San Antonio Meteorologists talk climate change
Published: January 16, 2013
You have people like James Hansen with NASA saying we're getting better at connecting the dots between extreme weather and climate change. Is there any reason for meteorologists to make that link on the air?
Personally, I think I have an obligation to say what I think, so that's why I'm talking to you. There are other people inside my building that would totally deny it. I just happen to disagree with them. I do think I have some obligation to say what I think. But I'm not a climate scientist, I'm an observer. I've just been doing it a long time. I've seen our climate change.
Any time new facts come up, I always put them on the air. When the ice caps melt, I show pictures. We had record sea ice loss around the North Pole last year, and we have access to those pictures, so I put them on the air. Facts are facts. We just closed out the hottest year in history in the United States. We did. It's a fact. I will mention those facts as they become available. But I can't persuade people to believe what they don't want to believe. I think the latest research I saw said about 80 percent of people believe this is happening now, but there's still 20 percent who are deniers, and they put out a lot of false data on the internet. But people will pick up on it and regurgitate it. You can't help those people.
ALEX GARCIA, FOX 29 (interview by email)
Do you believe the planet is undergoing significant climate change?
Well, you have to be careful about how you use the word “significant.” Not all researchers see eye-to- eye on what is “significant.” Let's think more along the lines of whether our not our planet is undergoing climate change. The answer to that question can be found in the atmospheric records. Thousands of measurements are made daily on land, at sea, and in the air. Additionally, we also use satellites to supplement those measurements. The datasets produced by these measurements show there is a warming trend in our global temperature. Last year was the warmest year on record here in the United States. Our average temperature was 55.3 degrees, 3.2 degrees F above the 20th century average. Clearly, the planet is warming up. There are many indicators this is happening. Polar ice is melting, glacier volume is shrinking, sea levels are rising, ocean heat content is rising.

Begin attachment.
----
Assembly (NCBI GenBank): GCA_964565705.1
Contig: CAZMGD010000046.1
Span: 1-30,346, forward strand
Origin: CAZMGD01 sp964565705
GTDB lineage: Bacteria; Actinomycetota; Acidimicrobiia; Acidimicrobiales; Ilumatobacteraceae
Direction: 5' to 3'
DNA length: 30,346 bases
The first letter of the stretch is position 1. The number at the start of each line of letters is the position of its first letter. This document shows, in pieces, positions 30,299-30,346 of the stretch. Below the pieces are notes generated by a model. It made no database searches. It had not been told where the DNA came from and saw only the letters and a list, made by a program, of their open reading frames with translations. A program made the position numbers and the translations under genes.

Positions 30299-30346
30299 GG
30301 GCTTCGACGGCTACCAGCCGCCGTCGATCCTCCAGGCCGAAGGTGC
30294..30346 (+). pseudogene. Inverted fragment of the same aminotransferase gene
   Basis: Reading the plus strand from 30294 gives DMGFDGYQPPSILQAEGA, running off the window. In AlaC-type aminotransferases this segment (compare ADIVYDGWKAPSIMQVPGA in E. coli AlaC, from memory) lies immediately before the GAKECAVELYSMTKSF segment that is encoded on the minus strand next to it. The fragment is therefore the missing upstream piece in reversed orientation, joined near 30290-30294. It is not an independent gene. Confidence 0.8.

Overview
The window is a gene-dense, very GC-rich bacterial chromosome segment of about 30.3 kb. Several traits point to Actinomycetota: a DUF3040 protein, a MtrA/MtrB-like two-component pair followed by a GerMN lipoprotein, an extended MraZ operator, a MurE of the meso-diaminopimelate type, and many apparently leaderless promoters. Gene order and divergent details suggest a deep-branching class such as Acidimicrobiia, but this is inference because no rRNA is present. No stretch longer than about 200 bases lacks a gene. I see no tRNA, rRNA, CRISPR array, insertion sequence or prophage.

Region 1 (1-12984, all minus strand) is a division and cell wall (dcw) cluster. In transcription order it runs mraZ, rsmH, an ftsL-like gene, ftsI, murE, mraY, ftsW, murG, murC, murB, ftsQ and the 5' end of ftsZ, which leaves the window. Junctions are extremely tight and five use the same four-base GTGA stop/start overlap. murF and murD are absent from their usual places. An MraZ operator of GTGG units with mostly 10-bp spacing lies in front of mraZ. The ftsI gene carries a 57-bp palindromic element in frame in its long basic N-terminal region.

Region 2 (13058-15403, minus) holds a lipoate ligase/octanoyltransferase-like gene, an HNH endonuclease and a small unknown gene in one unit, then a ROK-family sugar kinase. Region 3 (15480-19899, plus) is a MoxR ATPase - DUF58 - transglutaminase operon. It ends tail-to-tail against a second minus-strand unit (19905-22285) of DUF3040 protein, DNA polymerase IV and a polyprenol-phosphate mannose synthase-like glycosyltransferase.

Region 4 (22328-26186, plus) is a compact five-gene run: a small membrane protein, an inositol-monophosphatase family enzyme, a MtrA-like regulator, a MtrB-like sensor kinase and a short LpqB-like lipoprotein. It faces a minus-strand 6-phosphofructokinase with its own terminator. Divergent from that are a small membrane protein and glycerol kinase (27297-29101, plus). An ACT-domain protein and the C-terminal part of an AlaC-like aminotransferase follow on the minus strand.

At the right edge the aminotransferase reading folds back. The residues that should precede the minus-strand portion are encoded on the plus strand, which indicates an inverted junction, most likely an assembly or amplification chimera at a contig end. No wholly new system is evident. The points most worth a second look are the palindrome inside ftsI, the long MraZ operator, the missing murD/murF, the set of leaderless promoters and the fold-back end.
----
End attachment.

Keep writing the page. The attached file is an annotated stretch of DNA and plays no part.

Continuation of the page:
Are humans causing it? Where does the science stand on the issue?
This is a controversial topic for some. Taking a look at the evidence and not the politics will give us a clear look at the answer. There have been many studies on this topic. The primary studies have looked at how our atmosphere responds to “greenhouse gases.” Quickly, a greenhouse gas is one that absorbs heat and re-radiates it back out. Most people quickly name Carbon Dioxide as a greenhouse gas. Many do not realize that water vapor also acts as a greenhouse gas. There are other studies that study climate variability through time as far back as 2,000 years or so. These involve studying tree-rings, corals, and deep ice cores. There are also climate models. These are complex programs that utilize the data sets we have collected to create a “model” of the climate. It's the climate models that show human-induced changes to the climate. These models show human induced changes on global temperatures through the burning of fossil fuels, and agricultural practices — burning. Clearly, as the evidence grows, the finger of climate change is pointing in our direction.
The topic has become politicized. When you bring politics into any discussion it gets emotional and off the facts of the topic at hand. Any discussion of climate change should focus on the data and facts, the science, not the emotionally charged political rhetoric.